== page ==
Air Force general to head NSA Military intelligence chief's nomination goes before Senate

January 25, 1996|By Tom Bowman | Tom Bowman,SUN STAFF

Air Force Lt. Gen. Kenneth A. Minihan, who was in charge of the nation's military intelligence, has been nominated to become the director of the National Security Agency, the Pentagon announced yesterday.

General Minihan, 52, a former top military aide at NSA in the early 1980s, will take over the nation's largest and most secretive intelligence agency -- as well as Maryland's biggest employer -- from Vice Adm. John M. "Mike" McConnell, who is retiring after four years as agency director.

NSA, which employs some 20,000 linguists, computer specialists, engineers and mathematicians at Fort Meade and tens of thousands of eavesdroppers around the world, intercepts foreign communications and protects U.S. government communications from foreign spies.

Army Maj. Gen. Patrick M. Hughes, director for intelligence for the Defense Intelligence Agency, has been nominated to replace General Minihan. DIA collects and analyzes military intelligence, from foreign weapons to diseases in combat zones.

The presidential nominations to both the NSA and DIA positions require Senate confirmation.

Last week General Minihan accompanied CIA Director John M. Deutch on a tour of Panama, Colombia and Bolivia to review counternarcotics efforts.

"He's certainly well-qualified," said retired Air Force Lt. Gen. James R. Clapper Jr., who was General Minihan's predecessor at DIA. General Clapper added that the incoming director of NSA faces "a tremendous challenge."

Congress has ordered the agency to reduce its budget and personnel 25 percent by the end of the decade. NSA has an annual operating budget of $3.5 billion and benefits from billions more spent for its eavesdropping satellites.

The budget cuts come at a time when NSA's eavesdropping abilities are being frustrated by the expanding use of hard-to-tap fiber optics to replace microwave communications.

At the same time, commercially available encryption devices are proliferating worldwide and taxing NSA's code-breaking abilities. NSA is being forced to devote more and more of its mammoth computer power to break the spreading encrypted communications. Mr. Deutch and General Minihan discussed these developments during their trip, sources said.

Moreover, a new study released this month by the Commerce Department and NSA shows that U.S. companies are losing ground to foreign makers of encryption products.

The United States bars companies from exporting sophisticated data-scrambling technology, and high-technology companies will likely put more pressure on the Clinton administration to ease these restrictions -- which could in turn intensify NSA's code- breaking headache.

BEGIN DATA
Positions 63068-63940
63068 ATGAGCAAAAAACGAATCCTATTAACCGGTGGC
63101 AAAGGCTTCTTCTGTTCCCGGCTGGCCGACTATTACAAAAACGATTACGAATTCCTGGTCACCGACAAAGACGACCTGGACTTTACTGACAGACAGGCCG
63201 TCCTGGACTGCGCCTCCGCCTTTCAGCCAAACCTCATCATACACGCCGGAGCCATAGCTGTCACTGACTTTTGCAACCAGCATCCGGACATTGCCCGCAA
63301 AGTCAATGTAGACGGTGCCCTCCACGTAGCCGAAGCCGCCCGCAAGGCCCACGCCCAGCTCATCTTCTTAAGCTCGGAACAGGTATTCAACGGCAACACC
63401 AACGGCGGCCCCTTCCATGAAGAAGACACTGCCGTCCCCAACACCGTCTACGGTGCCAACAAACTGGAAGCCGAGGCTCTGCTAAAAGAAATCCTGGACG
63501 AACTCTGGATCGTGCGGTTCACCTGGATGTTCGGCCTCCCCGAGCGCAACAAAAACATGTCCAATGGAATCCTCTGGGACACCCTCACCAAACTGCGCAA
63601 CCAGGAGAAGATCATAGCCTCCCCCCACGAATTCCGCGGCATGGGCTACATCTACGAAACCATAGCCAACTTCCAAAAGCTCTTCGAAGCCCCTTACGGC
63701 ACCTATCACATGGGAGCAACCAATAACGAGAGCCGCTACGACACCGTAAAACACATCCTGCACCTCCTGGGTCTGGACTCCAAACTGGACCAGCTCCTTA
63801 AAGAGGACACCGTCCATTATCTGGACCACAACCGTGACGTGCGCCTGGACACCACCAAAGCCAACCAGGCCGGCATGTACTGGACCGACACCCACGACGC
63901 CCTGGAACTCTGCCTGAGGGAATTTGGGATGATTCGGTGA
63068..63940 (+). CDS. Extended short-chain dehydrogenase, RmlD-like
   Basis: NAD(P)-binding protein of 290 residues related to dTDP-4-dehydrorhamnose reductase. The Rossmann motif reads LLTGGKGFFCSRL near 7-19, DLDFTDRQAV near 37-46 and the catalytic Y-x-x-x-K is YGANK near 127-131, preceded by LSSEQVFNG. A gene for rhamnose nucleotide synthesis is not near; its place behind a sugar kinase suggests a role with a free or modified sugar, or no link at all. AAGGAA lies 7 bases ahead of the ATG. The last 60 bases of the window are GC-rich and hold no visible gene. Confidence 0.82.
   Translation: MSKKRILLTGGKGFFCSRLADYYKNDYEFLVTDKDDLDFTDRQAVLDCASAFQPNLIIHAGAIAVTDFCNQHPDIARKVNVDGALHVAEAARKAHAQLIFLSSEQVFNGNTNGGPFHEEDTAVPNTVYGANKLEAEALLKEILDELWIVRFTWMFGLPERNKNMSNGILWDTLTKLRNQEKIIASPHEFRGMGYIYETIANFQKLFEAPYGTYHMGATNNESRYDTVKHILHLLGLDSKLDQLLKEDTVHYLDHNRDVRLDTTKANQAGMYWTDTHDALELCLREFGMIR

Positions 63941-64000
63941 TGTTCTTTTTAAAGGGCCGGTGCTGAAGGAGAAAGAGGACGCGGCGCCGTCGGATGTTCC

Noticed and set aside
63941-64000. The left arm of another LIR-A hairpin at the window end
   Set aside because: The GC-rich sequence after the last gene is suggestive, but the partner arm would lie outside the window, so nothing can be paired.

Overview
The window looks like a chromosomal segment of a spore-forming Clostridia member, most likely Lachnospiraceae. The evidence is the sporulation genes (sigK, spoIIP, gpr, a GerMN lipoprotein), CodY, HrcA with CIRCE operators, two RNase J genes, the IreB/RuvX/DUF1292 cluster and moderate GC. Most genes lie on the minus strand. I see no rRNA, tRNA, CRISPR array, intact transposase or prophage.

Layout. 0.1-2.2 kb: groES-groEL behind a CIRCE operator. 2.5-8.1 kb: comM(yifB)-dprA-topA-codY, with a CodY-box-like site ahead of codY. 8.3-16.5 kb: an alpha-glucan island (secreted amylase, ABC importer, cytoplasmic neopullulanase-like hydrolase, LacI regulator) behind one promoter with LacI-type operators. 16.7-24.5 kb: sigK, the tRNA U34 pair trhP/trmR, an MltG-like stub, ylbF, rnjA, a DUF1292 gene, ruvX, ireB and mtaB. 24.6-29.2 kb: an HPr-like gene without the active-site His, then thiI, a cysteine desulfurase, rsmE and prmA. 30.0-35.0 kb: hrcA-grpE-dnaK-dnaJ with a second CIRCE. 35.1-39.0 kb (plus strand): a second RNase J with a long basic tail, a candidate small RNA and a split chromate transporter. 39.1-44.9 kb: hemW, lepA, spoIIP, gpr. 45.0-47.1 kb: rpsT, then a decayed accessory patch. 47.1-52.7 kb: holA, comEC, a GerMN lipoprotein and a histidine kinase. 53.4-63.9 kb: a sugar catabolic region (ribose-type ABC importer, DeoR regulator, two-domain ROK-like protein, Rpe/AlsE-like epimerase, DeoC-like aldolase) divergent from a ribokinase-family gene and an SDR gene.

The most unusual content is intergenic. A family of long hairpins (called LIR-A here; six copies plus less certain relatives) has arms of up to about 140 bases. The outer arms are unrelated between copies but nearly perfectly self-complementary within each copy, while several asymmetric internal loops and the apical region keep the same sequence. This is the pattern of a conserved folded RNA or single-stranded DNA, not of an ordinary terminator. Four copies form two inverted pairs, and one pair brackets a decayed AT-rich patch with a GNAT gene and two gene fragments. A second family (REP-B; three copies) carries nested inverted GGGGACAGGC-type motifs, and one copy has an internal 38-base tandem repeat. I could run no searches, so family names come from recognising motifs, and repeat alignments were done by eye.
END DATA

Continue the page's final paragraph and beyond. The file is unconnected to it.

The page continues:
A native of Pampa, Texas, General Minihan is a career intelligence officer who entered the Air Force in 1966 after completing the Reserve Officer Training Corps program at Florida State University.

He served a year in Vietnam, beginning in 1969, as a command briefer and target intelligence officer at the headquarters of the 7th Air Force, based outside Saigon at Tan Son Nhut Air Base. Among the general's decorations are the Defense Distinguished Service Medal, the Legion of Merit with two oak leaf clusters and the Bronze Star.

During the past two decades, the general has served as a top intelligence official with the U.S. Southern Command in Panama, as commander of an electronic security group at San Vito dei Normanni Air Station in Italy and as commander of the Air Force Intelligence Command at Kelly Air Force Base in Texas.

In 1981, then-Major Minihan spent a year at NSA as chief of the Office of Support to Military Operations and Plans. The next year he was commander of the 6941st Electronic Security Squadron at Fort Meade.

More recently, the general has been involved in the ever-increasing intelligence needs of U.S. troops in Bosnia.

As head of DIA, General Minihan began working on the development of a battlefield computer that would provide commanders in the field the latest intelligence.

Termed the Joint Intelligence Virtual Architecture, it would provide everything from location of enemy troops to the latest eavesdropping information and satellite photos. The general called it "the No. 1 priority for DIA" and estimated it would take six years and $300 million to develop.

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